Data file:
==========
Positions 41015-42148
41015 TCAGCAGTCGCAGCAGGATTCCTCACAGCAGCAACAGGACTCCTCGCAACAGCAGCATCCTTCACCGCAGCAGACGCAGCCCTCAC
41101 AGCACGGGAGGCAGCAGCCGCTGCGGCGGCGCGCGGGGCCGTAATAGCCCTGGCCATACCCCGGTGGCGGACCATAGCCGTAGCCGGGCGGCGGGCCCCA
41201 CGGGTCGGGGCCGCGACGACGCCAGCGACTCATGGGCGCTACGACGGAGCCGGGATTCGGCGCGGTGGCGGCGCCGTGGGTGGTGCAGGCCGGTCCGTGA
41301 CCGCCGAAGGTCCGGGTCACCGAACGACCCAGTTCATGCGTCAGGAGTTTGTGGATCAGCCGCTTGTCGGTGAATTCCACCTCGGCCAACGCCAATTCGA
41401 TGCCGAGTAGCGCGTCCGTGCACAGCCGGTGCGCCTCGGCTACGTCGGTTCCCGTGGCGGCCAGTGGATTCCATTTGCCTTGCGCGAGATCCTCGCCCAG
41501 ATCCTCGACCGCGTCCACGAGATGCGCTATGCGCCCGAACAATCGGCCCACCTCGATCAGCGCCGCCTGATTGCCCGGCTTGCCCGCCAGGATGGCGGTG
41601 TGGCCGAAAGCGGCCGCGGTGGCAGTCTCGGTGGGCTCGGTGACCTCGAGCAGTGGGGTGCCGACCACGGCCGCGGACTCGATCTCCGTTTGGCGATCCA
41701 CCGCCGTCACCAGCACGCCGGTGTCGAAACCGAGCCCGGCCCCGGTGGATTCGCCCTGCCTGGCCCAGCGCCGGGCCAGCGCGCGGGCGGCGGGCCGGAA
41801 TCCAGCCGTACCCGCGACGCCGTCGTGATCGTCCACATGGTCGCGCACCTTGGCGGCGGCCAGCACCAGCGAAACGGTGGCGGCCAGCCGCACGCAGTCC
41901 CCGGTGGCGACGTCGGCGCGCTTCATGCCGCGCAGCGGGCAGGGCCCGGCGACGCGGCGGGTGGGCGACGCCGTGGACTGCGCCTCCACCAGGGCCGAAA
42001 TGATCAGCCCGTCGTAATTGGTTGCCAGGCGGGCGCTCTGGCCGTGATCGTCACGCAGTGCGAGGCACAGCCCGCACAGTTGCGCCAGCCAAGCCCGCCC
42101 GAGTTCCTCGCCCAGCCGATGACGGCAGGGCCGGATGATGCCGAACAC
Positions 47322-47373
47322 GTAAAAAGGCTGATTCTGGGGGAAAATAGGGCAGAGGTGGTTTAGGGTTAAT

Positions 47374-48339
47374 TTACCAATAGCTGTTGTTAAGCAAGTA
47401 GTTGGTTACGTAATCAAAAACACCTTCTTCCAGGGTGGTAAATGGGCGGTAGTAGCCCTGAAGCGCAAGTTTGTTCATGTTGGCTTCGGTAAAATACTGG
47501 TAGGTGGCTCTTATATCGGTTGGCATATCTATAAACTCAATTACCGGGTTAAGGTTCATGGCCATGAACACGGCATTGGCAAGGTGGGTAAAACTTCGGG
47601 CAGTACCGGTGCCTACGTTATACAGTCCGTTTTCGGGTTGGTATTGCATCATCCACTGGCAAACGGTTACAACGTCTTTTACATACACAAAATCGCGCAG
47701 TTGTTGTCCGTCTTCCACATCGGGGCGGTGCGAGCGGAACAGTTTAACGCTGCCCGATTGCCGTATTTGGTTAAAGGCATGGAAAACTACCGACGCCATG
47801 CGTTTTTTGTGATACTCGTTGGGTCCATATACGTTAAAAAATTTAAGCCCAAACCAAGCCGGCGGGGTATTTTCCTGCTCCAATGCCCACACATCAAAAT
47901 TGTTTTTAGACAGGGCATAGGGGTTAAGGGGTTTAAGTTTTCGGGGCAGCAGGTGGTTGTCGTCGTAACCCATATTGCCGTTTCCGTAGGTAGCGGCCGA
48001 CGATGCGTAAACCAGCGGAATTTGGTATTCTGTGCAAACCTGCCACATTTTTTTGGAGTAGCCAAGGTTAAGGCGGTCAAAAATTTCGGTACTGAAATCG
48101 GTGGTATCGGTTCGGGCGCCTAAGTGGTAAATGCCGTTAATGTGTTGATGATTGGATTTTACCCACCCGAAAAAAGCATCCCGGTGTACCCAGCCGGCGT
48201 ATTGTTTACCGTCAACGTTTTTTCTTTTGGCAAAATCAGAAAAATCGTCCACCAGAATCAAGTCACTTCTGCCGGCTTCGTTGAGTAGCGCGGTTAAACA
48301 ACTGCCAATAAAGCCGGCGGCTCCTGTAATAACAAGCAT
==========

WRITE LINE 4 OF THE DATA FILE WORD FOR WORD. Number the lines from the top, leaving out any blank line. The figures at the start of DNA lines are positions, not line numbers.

41201 CGGGTCGGGGCCGCGACGACGCCAGCGACTCATGGGCGCTACGACGGAGCCGGGATTCGGCGCGGTGGCGGCGCCGTGGGTGGTGCAGGCCGGTCCGTGA